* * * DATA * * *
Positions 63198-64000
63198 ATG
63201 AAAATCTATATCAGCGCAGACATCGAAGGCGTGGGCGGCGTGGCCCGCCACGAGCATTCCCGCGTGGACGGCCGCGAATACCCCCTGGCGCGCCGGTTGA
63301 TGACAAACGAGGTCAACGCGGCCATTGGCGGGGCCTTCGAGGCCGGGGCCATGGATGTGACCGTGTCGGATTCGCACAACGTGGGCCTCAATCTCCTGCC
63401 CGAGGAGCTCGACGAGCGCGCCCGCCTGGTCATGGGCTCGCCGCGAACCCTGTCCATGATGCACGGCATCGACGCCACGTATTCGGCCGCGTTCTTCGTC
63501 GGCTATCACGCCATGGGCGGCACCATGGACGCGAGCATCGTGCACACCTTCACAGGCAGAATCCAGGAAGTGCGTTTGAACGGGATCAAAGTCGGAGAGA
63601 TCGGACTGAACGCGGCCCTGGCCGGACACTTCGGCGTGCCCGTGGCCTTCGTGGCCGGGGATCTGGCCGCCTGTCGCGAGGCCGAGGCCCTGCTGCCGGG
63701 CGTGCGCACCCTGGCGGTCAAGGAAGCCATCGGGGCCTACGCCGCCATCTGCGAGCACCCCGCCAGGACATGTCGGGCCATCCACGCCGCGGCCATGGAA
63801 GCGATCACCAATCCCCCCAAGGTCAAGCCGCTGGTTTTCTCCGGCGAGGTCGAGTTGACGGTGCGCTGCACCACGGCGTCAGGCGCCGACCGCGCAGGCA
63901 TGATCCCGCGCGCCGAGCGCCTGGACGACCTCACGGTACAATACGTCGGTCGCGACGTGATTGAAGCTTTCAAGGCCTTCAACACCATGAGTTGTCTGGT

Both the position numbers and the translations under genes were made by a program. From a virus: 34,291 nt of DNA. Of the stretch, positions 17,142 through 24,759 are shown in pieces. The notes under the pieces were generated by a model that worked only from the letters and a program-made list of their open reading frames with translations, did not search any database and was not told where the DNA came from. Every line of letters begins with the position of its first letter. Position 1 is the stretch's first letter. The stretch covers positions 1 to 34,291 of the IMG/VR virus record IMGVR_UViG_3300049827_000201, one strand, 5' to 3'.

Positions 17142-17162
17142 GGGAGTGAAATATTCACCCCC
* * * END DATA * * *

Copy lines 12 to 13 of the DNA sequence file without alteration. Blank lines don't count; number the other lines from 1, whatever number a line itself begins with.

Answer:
Positions 17142-17162
17142 GGGAGTGAAATATTCACCCCC